What you’d likely witness with such freedom is honest, law-abiding citizens having nothing more menacing than a full-auto weapon or two that they shot occasionally at the range until the novelty wore off. Otherwise, the weapons would stay in the gun cabinet until needed.
But what about criminal gangs such as the ones run by the drug lords in Mexico and increasingly in our own streets? Oh, you mean the same gangs that are supplied military-grade weapons by the US Department of Justice and the BATF&E? My answer to that is the same one I’d give if asked about a common thug and a gun: the two will find each other despite the laws on the books. We already have ways of dealing with that.
DRONING ON . . . AND OTHER THREATS
If you trust that your government will never infringe your rights, then I suppose you’ll find my argument senseless. But if you fear, say, a future when drones fill the skies for the purpose of surveillance, intimidation, or worse, then you might see the need to own a couple of hand-held rocket launchers.
But what about that liberal canard that says that no matter how well armed the citizens are, they will never be able to defeat the modern military in a toe-to-toe confrontation? First, that presumes that the US military would fire on its own people, a question whose answer we do not know. And, second, it presumes that the fight would be a conventional one. More likely, it will be Fourth Generation Warfare, which is just another way of saying guerrilla war.
In 4Gen Warfare the lines between the military and the political, economic, cultural, and social are blurred past the point of recognition. To oversimplify, the primary targets will not be enemy soldiers; instead, they will be political leaders, members of the hostile media, cultural icons, bureaucrats, and other of the managerial elite without whom the engines of tyranny don’t run.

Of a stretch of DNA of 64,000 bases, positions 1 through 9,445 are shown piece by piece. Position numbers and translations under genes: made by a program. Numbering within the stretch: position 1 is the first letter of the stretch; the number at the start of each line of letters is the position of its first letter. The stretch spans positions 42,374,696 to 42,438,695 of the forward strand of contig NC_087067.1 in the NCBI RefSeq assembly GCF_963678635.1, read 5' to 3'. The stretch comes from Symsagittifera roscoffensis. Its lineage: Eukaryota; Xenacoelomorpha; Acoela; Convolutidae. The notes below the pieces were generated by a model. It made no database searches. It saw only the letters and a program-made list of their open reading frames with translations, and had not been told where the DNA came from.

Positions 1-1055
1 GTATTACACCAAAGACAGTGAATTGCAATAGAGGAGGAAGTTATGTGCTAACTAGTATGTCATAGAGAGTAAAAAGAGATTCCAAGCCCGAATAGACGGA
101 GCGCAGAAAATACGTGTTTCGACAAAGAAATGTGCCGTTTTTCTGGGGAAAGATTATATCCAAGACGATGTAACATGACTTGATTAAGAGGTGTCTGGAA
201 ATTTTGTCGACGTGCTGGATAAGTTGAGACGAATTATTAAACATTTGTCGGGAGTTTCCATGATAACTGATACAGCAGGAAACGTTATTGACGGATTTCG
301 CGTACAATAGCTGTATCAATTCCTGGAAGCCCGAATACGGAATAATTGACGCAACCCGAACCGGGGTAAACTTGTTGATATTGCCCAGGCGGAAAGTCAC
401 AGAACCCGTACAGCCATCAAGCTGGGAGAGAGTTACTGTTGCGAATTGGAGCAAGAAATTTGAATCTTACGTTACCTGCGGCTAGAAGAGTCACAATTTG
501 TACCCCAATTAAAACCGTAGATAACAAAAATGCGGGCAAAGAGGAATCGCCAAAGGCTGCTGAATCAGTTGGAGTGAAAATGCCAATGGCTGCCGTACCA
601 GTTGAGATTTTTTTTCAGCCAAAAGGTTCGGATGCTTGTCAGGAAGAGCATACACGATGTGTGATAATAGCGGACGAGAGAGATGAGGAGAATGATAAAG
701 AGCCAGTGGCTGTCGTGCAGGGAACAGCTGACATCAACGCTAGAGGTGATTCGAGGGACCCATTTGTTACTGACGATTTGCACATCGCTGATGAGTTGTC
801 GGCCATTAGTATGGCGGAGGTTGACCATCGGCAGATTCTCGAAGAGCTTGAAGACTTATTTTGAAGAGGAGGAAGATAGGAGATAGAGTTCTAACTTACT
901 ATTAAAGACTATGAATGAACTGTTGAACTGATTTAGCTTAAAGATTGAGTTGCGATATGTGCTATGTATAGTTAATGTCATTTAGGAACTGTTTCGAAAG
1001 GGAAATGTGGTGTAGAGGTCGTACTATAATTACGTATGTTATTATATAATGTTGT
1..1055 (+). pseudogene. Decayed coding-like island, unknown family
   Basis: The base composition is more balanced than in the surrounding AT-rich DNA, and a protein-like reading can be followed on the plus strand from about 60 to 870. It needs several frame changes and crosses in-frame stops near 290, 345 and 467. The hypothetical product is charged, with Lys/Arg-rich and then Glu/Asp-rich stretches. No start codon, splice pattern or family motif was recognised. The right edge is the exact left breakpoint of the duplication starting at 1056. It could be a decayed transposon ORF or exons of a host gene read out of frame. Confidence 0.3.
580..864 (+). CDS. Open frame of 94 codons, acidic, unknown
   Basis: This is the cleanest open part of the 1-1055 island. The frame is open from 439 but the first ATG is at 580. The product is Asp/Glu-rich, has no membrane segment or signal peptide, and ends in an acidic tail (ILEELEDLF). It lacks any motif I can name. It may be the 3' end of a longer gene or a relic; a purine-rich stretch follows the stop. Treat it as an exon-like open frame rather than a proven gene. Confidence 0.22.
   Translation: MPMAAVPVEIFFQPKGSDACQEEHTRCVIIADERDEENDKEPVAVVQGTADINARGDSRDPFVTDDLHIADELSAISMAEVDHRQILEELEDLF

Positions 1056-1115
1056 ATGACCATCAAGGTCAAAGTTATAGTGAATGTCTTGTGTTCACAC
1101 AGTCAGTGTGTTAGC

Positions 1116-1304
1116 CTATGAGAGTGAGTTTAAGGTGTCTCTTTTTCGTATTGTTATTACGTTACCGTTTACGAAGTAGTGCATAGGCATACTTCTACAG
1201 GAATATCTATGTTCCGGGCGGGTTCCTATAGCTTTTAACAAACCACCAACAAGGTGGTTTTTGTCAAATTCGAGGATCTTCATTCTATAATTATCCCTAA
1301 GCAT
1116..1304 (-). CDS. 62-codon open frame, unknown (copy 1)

4Gen Warfare doesn’t require that the populace be armed equal to the military and law enforcement. In fact, having such firepower, with few exceptions (such as full-auto “assault weapons,” silencers, and a handful of other esoteric toys), would be a logistical and tactical burden to the common 3- to 5-man group so common in this type of warfare. Stealth and the concentration of firepower at certain points for a short time are the keys to successful Gen4 Warfare, whether it’s busting up a traffic roadblock, ambushing a gun confiscation raid, or taking down a high-profile tyrant. If you want more from an historical standpoint, read about Michael Collins. If you want more from a modern, practical standpoint, read Joseph P. Martino’s Resistance to Tyranny: A Primer
So, both we “gun nuts” and you bed-wetting, anti-gun leftists can rest easy about those bazookas in everyman’s closet. You don’t want us to have them and we really don’t need them. We’ll manage just fine with what we have now. But if we need more, as an old friend is wont to say: “We’ll be able to literally pick them up in used condition—dropped only once.”
As the great 19th-century Southerner and premier legal scholar once wrote:
“This may be considered as the true palladium of liberty…. The right of self-defense is the first law of nature: in most governments it has been the study of rulers to confine this right within the narrowest limits possible. Wherever standing armies are kept up, and the right of the people to keep and bear arms is, under any color or pretext whatsoever, prohibited, liberty, if not already annihilated, is on the brink of destruction.”—ST. GEORGE TUCKER
Come and take it.
“Blessed be the Lord my strength who teaches my hands to war and my fingers to fight.”—Psalm 144:1